Today, nearly one-third of the population of COFA nations live abroad, mostly in pursuit of healthcare, jobs, and education. This massive migration represents opportunity, but is also deeply entwined in a complex web of aid dependence that has been spun by the United States in order to maintain control over this strategic region. Sizeable communities of COFA migrants have formed on the U.S. mainland, including in Arkansas and Oregon. Unsurprisingly, given Hawai‘i’s geographic proximity and shared island culture, many Micronesians have chosen to make it their home away from home.
Now, experts are predicting an even larger exodus from Micronesia, as rising seas threaten to force people from their paradisiacal but vulnerable homes. For the second time in less than 100 years, powerful global actors are being questioned about their roles in Micronesia and are responding with a metaphorical “Who gives a damn?” This time, the issue is not a debate over the devastating effects of nuclear testing—though Micronesians still suffer elevated rates of thyroid, colon, and other cancers—but rather those of climate change.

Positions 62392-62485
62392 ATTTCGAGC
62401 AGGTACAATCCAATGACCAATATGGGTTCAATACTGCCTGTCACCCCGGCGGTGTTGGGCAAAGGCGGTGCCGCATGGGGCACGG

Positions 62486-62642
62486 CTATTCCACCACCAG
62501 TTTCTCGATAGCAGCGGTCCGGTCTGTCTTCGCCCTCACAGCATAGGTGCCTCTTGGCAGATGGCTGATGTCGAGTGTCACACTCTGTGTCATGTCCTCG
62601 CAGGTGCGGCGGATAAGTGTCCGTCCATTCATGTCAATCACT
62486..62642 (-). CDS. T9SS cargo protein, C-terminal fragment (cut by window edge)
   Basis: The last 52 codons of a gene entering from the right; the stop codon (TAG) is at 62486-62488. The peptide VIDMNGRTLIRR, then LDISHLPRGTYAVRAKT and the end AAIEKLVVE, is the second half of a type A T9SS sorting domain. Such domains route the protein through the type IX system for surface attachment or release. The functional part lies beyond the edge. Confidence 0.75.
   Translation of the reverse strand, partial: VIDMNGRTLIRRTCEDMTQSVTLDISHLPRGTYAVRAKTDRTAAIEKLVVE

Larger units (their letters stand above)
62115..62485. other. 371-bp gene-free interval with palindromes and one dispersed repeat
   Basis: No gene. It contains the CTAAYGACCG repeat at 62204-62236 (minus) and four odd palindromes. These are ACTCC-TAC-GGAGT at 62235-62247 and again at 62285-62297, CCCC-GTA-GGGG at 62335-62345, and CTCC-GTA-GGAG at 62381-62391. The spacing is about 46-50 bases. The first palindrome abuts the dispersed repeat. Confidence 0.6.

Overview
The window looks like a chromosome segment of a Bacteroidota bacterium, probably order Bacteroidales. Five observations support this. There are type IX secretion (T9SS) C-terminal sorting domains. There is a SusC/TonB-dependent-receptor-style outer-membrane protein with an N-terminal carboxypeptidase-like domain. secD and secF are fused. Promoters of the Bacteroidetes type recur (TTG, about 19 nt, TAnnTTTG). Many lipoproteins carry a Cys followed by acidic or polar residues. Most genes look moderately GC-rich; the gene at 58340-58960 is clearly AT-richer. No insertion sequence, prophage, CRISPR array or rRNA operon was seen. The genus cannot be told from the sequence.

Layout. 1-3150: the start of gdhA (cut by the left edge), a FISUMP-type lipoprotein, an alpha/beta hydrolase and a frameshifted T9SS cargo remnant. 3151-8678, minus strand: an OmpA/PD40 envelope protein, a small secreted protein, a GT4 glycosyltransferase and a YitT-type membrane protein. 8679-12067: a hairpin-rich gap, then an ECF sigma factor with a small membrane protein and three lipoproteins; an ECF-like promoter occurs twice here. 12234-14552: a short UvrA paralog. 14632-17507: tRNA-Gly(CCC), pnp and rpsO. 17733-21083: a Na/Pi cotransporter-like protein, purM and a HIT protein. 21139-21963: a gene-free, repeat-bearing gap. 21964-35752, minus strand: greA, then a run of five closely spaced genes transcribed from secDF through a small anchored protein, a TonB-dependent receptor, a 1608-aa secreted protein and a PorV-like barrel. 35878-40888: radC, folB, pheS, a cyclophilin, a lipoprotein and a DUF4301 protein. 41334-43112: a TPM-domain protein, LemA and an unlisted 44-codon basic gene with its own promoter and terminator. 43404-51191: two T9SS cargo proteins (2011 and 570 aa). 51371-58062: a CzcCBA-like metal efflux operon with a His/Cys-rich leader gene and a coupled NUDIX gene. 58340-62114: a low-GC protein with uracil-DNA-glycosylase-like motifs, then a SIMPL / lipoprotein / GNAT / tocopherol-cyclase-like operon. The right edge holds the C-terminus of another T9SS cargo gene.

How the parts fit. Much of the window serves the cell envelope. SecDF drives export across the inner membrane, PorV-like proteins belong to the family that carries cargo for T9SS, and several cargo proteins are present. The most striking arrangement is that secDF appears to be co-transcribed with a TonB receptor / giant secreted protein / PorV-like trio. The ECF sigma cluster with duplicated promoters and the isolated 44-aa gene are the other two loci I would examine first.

In order to avoid catastrophic impacts, the maximum temperature rise accepted by the international community is a two-degree Celsius global average. This threshold, however, could be a near death sentence for the low-lying islands and atolls of Micronesia. Scientists predict that at the current rate of global warming, sea levels will rise between one to four feet by the end of the century, a terrifying projection for the people of the Marshall Islands and the Federated States of Micronesia, where most atolls are only about seven feet above sea level and are rarely wider than a football field. Already, king tides and storm surges have destroyed homes, drowned crops, and rendered agricultural lands salt-ridden and unsuitable for food production. Even if Micronesian atolls resist sinking via the accumulation of coral, more frequent, violent storms induced by climate change will still render shorelines and lifestyles unstable.